August 4, 2011
The Wild Farm Alliance (WFA), in collaboration with Community Alliance with Family Farmers, has released a new brochure, Farming With Food Safety and Conservation in Mind, that provides an overview of how producers can co-manage the goals food safety and wildlife conservation through their farming practices. Unfortunately, outbreaks of food-borne illness in recent years have led to scrutiny of wildlife on farms due to the perceived risk that they may potentially carry food-borne pathogens.
The guide addresses the need for on-farm food safety practices while presenting evidence that conservation practices and natural areas can often reduce pathogen risk while providing many other benefits, such as soil and water conservation, and habitat for pollinators and beneficial insects.
Because many regulators, product outlets, and forms of farm insurance rely on assumptions of potential risk when making decisions about a particular farm, it is important to demonstrate that food safety and conservation farming practices can be mutually beneficial rather than in opposition. In fact, the guide points out, conservation practices such as cover crops or strips of vegetation near open water actually greatly reduce the e. coli bacteria count in the water.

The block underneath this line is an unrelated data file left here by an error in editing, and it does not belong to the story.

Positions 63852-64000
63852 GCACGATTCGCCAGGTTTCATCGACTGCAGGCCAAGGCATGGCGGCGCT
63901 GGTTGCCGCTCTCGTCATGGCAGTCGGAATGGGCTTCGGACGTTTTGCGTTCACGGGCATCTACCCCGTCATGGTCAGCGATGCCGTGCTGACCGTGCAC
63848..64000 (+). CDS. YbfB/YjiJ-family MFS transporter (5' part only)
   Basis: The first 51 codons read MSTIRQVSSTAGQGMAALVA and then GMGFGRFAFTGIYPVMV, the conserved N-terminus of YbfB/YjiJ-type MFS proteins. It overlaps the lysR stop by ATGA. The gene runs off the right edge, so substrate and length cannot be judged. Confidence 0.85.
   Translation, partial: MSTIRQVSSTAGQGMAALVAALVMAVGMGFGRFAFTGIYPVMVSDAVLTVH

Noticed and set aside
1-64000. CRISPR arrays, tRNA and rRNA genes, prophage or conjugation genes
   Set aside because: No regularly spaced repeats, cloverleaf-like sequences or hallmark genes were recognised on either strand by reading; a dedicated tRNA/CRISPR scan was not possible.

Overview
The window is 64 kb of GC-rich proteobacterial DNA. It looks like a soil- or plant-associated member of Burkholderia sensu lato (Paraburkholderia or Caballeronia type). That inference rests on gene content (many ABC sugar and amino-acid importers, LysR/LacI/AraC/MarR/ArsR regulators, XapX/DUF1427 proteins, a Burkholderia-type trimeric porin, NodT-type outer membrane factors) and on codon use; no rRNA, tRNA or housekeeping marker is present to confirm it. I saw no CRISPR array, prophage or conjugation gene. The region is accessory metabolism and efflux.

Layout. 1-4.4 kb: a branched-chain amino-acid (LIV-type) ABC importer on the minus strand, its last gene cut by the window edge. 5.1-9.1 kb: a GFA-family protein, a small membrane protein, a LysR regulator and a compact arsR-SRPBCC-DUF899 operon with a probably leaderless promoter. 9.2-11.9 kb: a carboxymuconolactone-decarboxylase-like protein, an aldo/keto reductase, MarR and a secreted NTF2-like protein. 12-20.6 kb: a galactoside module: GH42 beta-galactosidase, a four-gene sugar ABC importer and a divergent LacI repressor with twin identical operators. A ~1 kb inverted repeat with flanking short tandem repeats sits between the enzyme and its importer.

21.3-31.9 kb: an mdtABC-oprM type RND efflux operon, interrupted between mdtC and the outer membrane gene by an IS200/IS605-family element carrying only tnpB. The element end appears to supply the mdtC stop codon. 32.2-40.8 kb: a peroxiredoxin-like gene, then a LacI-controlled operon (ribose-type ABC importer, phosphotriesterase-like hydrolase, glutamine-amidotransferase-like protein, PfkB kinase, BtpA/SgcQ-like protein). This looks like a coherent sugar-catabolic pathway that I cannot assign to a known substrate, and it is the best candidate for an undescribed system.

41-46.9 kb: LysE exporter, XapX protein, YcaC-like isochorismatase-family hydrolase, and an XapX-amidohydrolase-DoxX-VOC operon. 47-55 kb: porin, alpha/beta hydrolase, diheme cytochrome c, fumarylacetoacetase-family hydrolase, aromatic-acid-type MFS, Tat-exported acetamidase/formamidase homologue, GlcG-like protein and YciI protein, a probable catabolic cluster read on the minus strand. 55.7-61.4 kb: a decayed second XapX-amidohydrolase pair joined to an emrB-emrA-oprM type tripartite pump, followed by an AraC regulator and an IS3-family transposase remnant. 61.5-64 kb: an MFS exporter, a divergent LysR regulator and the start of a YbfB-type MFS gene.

The Food Safety Modernization Act of 2010 requires the Food and Drug Administration to consult with the Natural Resources Conservation Service, Environmental Protection Agency, Fish and Wildlife Service and others to ensure that federal food safety regulations do not conflict with conservation and environmental standards and requirements. NSAC, Wild Farm Alliance, and others fought for inclusion of conservation and wildlife-friendly provisions, sponsored by Senators Harkin (D-IA) and Boxer (D-CA), in the new law.